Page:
Archive for May 15th, 2021

Is poetry becoming a “pay to play” game?

Saturday, May 15th, 2021
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Critics call her work “remarkable, beautiful.”

I don’t keep up with po biz much, but the mechanics and finances of getting poems published today is no small matter to writers everywhere, and increasingly it’s a “pay to play” game. That’s according to Ren Powell over at the website Review Tales. She’s a published poet – in Norway. The native Californian has six full-length collections of poetry and more than two dozen books of translation. She lives on the Scandinavian coast.

In a world where stand-up comics pay for stage time and artists pay for exhibition space, perhaps it was inevitable that “reading fees” and “submission fees” would become commonplace. The fees are small, she admits: “I know it isn’t much, but I keep thinking of a gambler who throws down a chip or two at a time… for hours. For years.”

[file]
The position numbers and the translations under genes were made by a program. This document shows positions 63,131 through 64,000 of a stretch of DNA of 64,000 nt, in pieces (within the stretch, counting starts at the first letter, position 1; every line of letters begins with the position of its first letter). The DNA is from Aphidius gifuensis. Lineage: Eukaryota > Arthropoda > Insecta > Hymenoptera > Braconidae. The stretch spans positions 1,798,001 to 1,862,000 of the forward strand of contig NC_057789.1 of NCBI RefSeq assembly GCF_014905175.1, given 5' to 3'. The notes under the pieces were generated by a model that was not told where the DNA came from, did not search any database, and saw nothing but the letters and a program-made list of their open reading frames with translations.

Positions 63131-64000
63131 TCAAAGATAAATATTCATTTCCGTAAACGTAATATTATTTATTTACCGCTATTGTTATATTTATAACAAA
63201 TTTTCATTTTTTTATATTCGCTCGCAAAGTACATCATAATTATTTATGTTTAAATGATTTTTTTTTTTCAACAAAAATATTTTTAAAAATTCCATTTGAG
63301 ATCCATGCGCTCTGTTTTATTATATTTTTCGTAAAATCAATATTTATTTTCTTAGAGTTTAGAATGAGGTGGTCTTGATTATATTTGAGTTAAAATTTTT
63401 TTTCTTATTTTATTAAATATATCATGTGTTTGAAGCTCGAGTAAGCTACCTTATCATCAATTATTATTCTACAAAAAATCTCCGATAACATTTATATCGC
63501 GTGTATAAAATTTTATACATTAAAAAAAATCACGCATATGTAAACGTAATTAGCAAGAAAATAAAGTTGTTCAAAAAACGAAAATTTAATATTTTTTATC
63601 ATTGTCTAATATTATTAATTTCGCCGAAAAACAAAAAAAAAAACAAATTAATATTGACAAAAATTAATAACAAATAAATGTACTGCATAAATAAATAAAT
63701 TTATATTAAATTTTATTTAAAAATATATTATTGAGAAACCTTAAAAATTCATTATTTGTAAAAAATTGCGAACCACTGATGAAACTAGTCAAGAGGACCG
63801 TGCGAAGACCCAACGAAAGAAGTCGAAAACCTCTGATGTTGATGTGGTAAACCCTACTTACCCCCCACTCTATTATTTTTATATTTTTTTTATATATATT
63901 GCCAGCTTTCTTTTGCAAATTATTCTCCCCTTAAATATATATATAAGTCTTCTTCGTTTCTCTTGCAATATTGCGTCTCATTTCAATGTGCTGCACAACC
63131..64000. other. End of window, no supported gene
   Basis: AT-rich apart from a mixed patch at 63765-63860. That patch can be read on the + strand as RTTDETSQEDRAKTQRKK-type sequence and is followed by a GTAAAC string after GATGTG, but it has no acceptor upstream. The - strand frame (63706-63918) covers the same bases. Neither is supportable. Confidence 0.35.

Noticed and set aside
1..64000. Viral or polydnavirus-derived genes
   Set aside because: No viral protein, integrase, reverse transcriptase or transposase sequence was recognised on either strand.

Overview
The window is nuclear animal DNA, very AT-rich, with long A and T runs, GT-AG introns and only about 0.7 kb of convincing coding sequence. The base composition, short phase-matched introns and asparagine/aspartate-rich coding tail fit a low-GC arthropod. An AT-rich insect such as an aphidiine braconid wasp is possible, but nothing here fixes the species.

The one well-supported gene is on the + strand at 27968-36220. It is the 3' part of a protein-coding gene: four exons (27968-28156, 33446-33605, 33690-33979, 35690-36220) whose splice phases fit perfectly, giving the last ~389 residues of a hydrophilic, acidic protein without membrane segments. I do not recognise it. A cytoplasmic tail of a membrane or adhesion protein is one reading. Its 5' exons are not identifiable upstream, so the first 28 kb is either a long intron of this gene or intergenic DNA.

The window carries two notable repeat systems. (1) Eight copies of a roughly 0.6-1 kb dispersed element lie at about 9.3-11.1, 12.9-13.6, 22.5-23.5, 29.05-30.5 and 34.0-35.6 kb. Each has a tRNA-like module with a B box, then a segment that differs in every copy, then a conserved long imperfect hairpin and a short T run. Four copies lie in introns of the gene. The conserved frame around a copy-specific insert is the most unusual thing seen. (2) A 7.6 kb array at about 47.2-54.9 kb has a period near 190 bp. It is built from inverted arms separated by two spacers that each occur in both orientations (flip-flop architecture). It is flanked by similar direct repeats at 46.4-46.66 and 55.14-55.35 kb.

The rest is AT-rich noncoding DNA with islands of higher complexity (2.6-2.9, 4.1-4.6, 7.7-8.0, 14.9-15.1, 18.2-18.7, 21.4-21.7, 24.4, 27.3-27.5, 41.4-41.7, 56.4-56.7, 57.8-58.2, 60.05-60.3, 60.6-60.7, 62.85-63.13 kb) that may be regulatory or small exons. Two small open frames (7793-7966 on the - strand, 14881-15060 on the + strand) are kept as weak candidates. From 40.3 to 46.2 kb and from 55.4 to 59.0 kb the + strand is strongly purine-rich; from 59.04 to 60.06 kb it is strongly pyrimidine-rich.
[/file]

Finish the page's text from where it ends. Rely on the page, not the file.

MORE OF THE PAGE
She writes:

“We support visual artists and musicians when they scoff at being asked to work free ‘for the exposure.’ But writers are actually paying for exposure. Worse actually: paying for a lottery ticket for possible exposure. 

“I’ll be the first to admit that I will do a lot for a pat on the back, for someone to sincerely tell me that they liked my poem or my book. But how much am I willing to invest financially for this? Crawling my way through the ranks with submission fees to reach the New Yorker could have a very high price tag.

“I understand supply and demand. I understand how hard it is for literary journals and publishers to make ends meet. I do. I’m just not convinced that getting their financing from hopeful writers isn’t exploitative. 

“Please know that I am not offering a solution. I don’t have an alternative model up my sleeve. And to be honest, I wouldn’t be surprised if, a week or so from now, I were to give in and pay a submission fee. But I hope not.”

During COVID she was drawn to bookbinding, papier mâché, and painting. “The limited series is expensive to make – and expensive to buy, so I also made print-on-demand facsimiles. Thus, crossing over into “self-published” territory entirely. And I don’t know how I feel about that.”

Read the whole thing here.